“We came here for investigation, from our main church, but the man (Mr. Francis) is nowhere to be found,” said a man in a flowing, white gown who was part of a two-man team dispatched to the church.

They had earlier communicated with Mr. Francis over the phone and, according to them, he had initially agreed to come and meet them in his house but later backed out because he believed security agents were lying in wait for him.

The CCC members declined to be interviewed because they had not been authorised by the Celestial Church of Christ to speak to journalists.

“All we can say is that the man is not a registered – or recognized – pastor in the CCC.”

A few hundred of metres away, in another Celestial Church parish, Albert Hunkanyin sat in his office, making and receiving phone calls about the incident.

He says Mr. Francis is his younger brother.

“That is the behaviour of the fellow. This person doesn’t use to listen to anything at all. He does what he wants,” Mr. Hunkanyin, Shepherd-In-Charge, CCC, Ire-Akari Parish, Ajibawo, said through an interpreter.

“He did something like this in 2013. This particular boy was missing and he came to this church to come and meet me.

“I had once arrested him with soldiers in 2013 because of the way he maltreats the boy. Other members came and pleaded and he said such won’t happen again.

“Soldiers were asking him why he maltreated the boy the way he did. He beats the boy mercilessly. Ever since then, he has been keeping malice with me.”

After initially evading law enforcement officials, Mr. Francis was arrested by the police on Sunday. Police spokesperson, Muyiwa Adejobi, said he was arrested with the help of his church members.”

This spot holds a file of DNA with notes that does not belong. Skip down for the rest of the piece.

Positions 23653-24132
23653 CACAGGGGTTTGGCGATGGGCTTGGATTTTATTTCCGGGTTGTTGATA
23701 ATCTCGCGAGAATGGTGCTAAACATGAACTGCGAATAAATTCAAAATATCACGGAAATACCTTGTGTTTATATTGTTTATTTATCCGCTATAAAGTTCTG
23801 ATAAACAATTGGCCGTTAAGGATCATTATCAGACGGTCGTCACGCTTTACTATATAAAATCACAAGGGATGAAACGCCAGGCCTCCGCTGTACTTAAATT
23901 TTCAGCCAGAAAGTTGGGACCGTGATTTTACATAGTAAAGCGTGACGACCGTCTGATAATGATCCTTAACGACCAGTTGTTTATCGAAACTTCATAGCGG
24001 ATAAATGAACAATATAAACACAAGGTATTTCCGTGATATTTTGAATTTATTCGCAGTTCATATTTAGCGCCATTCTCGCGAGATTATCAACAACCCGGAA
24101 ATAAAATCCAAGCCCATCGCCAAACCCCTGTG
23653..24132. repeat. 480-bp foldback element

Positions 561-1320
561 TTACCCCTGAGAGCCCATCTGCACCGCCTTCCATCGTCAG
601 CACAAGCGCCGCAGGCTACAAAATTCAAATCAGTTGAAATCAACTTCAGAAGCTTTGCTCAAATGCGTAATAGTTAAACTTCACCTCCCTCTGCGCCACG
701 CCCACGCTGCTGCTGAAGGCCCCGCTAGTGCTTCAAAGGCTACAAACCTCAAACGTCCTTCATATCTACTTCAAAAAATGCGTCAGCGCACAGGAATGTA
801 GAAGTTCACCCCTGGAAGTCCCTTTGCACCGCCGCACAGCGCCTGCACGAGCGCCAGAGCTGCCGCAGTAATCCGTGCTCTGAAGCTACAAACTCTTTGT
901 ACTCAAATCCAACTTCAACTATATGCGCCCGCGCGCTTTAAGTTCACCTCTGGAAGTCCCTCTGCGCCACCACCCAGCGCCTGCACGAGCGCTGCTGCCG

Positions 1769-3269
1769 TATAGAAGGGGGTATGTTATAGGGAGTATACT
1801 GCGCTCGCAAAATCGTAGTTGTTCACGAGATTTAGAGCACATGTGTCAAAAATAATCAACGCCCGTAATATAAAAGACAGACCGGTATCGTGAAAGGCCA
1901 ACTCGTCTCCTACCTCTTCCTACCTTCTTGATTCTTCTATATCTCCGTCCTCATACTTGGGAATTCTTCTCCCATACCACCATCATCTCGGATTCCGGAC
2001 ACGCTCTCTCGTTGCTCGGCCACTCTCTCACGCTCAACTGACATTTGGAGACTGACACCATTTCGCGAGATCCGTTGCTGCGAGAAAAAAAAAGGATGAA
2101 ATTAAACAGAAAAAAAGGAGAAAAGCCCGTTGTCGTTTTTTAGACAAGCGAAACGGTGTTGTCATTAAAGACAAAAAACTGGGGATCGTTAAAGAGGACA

From http://www.premiumtimesng.com/news/headlines/207421-inside-ogun-church-9-year-old-boy-chained-tortured.html

Waleed Aly unplugged

 

The Monthly reports…

“This conversation between two great Australian political commentators, La Trobe University’s Emeritus Professor Robert Manne and The Project’s Waleed Aly, is part of La Trobe’s Bold Thinking public lecture series.

Aly discusses the rise of ISIS and Islamist extremism in general, including his thoughts on how the movement ought to be combated in parts of the Middle East where it has taken a stronghold.”

From https://www.themonthly.com.au/video/2016/april/12/1460417679/islam-what-are-we-afraid-waleed-aly-and-robert-manne-conversation

 

Pastor killed pregnant girlfriend

 

Standard Media reports…

“A pastor was Thursday found guilty of the murder of his girlfriend who was four months pregnant.

Pastor Paul Ng’ang’a Wanjiru of Wells of Faith Church in Kawangware was convicted for the murder of Caroline Chinjira in 2012 in Dagoretti, Nairobi.

The family of Ms Chinjira has been seeking justice for the last four years.

High Court judge Jessie Lessit said police investigations, key witness accounts and a written declaration left behind by Chinjira proved that Mr Ng’anga killed the former employee of Panafric Hotel.

Ng’ang’a will be sentenced on Monday. “The court has established that all evidence is pointing to the fact that the televangelist killed Chinjira after his clothes were found to have blood all over, as well as the roof and the steering wheel of his car at the scene of accident,” Justice Lessit said.